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Camden Council criticised for burning leaves

PUBLISHED: 11:12 19 November 2009 | UPDATED: 16:33 07 September 2010

GOING green may be at the forefront of Camden Council s agenda – but the authority has come under fire from environmentalists for burning autumn leaves. It has been revealed that more than 100 tonnes of fallen leaves swept from Camden s street

Tan Parsons

GOING green may be at the forefront of Camden Council's agenda - but the authority has come under fire from environmentalists for burning autumn leaves.

It has been revealed that more than 100 tonnes of fallen leaves swept from Camden's streets are being sent to landfill sites or burned this autumn instead of being turned into compost because they are 'contaminated' by rubbish like cigarette butts.

The council says this is the first year leaves from the streets have not been recycled as a result of contamination, and that last year 100 tonnes of leaves were collected and recycled.

Green Party councillor for Highgate Maya De Souza was furious to discover the amount of leaves being buried or burned and called for urgent action to explore alternatives.

She said: "I'm extremely concerned to hear that our street leaves, which could provide a rich source of organic matter for our soils as well as energy, are either incinerated or placed in landfill.

"By putting them in landfill, they are a source of the most potent greenhouse gas, methane, and if incinerated they release carbon directly to the atmosphere."

She also called for recycling options to be combined with campaigns against littering and with lobbying the government to make sure waste regulations are not overly cautious.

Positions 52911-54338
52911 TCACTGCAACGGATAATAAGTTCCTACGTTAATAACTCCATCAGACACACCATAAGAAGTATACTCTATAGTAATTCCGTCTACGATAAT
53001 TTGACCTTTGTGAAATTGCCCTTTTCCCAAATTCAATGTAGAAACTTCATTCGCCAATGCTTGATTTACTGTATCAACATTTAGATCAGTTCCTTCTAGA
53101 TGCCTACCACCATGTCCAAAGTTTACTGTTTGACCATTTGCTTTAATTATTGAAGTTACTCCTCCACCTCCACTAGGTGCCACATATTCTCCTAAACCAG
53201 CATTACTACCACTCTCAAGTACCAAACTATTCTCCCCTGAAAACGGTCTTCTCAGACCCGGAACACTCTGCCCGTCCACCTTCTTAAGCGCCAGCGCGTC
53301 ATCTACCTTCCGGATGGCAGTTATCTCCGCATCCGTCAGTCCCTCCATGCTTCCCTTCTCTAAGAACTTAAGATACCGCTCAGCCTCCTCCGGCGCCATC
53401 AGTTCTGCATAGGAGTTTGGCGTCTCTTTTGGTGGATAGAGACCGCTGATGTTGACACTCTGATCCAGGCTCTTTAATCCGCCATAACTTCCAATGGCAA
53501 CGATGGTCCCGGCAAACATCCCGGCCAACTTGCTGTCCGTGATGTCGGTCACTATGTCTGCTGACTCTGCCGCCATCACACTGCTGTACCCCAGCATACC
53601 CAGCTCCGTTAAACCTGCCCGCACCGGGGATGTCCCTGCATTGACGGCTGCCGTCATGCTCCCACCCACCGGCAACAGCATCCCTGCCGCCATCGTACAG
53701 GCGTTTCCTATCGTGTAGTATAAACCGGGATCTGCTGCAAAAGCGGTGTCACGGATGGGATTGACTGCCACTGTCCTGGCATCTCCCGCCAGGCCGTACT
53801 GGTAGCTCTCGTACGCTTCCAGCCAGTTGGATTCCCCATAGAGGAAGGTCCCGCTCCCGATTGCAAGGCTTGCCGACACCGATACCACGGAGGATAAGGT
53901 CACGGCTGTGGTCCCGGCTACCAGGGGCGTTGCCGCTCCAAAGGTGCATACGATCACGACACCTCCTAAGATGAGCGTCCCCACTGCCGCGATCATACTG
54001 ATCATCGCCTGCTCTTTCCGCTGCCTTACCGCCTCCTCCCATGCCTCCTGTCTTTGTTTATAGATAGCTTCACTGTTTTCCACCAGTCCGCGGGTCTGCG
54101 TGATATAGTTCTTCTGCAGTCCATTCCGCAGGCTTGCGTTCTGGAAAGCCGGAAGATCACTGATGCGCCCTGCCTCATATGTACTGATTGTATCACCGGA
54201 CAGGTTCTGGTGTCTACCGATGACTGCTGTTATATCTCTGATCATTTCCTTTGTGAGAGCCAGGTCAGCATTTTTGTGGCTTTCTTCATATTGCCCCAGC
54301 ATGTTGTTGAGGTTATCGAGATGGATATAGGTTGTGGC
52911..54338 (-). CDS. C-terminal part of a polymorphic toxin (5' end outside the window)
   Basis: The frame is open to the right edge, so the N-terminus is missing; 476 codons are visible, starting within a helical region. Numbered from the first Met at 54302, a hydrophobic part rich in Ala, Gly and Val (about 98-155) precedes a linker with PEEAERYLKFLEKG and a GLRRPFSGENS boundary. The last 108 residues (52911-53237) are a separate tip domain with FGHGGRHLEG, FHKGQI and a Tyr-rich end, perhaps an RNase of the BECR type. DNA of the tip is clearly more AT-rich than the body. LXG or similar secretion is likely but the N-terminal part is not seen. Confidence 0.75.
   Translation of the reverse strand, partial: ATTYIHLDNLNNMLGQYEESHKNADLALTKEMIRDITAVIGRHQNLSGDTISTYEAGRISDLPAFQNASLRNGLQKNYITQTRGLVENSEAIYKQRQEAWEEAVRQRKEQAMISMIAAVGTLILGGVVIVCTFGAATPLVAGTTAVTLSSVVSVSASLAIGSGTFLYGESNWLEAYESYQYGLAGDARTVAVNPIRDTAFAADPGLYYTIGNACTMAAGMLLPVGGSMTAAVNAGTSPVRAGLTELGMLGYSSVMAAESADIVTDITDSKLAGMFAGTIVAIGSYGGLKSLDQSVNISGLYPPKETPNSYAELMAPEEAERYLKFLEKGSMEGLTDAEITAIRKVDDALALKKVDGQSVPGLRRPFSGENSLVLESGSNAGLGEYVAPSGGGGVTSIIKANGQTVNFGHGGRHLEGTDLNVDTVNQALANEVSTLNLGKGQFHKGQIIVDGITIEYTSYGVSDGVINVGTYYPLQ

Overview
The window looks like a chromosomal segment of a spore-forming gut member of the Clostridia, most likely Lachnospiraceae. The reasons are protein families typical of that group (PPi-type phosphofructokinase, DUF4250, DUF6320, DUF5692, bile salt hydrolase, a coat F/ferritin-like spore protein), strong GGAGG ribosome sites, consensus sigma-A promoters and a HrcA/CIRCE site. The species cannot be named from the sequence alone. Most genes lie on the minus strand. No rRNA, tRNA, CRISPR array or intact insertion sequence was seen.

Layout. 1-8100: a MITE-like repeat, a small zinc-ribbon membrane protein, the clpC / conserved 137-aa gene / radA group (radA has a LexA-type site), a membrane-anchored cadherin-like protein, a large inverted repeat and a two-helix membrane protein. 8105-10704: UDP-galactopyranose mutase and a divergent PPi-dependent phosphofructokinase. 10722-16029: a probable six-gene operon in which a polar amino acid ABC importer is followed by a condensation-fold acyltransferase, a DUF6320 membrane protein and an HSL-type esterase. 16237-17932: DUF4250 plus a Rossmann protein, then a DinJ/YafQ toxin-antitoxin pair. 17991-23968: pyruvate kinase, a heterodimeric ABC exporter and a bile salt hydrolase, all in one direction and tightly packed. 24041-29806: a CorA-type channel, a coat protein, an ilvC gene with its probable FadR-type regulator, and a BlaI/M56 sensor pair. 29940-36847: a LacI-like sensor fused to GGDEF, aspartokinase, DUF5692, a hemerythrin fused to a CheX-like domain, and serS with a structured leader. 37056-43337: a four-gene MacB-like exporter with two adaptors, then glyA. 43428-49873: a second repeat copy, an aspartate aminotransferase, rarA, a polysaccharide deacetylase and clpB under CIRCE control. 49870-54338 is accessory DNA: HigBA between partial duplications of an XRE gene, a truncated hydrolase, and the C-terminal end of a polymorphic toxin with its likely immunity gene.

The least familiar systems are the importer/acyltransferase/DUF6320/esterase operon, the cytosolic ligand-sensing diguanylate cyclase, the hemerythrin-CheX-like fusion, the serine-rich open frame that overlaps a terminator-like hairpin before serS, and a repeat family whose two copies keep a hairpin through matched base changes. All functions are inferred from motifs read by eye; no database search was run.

She added: "It is a shame that the council, which emphasises its green credentials, has not addressed this issue as yet. I will be pursuing this matter with the current Tory-Liberal Democrat administration."

By comparison, in neighbouring Haringey leaves collected by the council's 'leafing crews' and street sweepers are all composted - and the same goes for the City of London, which governs Hampstead Heath, and the Royal Parks, which is responsible for maintaining Primrose Hill and Regent's Park.

A spokesman for Barnet Council said some leaves in the borough were considered contaminated and dumped along with normal waste, just as they are in Camden, but an exact figure was not available.

Camden's environment boss Cllr Chris Knight defended the council's recycling record.

He said it was the North London Waste Authority which made a judgement on the quality of leaves supplied by the council for recycling, and that it was down to residents to prevent littering and stop their dogs fouling the streets so leaves from the streets could be sent to make the highest grade of compost.

"Camden Council is at the forefront of recycling leaves for compost," he said. "All leaves collected from our parks are taken to a processing plant where they are composted. The high-quality product is used to grow food in borough projects, homes and farms. The council recycled 4,000 tonnes of green waste last year.

"We have recycled leaves from the borough's roads every year until this leafing season when concerns were raised about contamination levels. Camden is committed to increasing recycling and improving the quality of leaves collected for composting so that the service can be reinstated next year.

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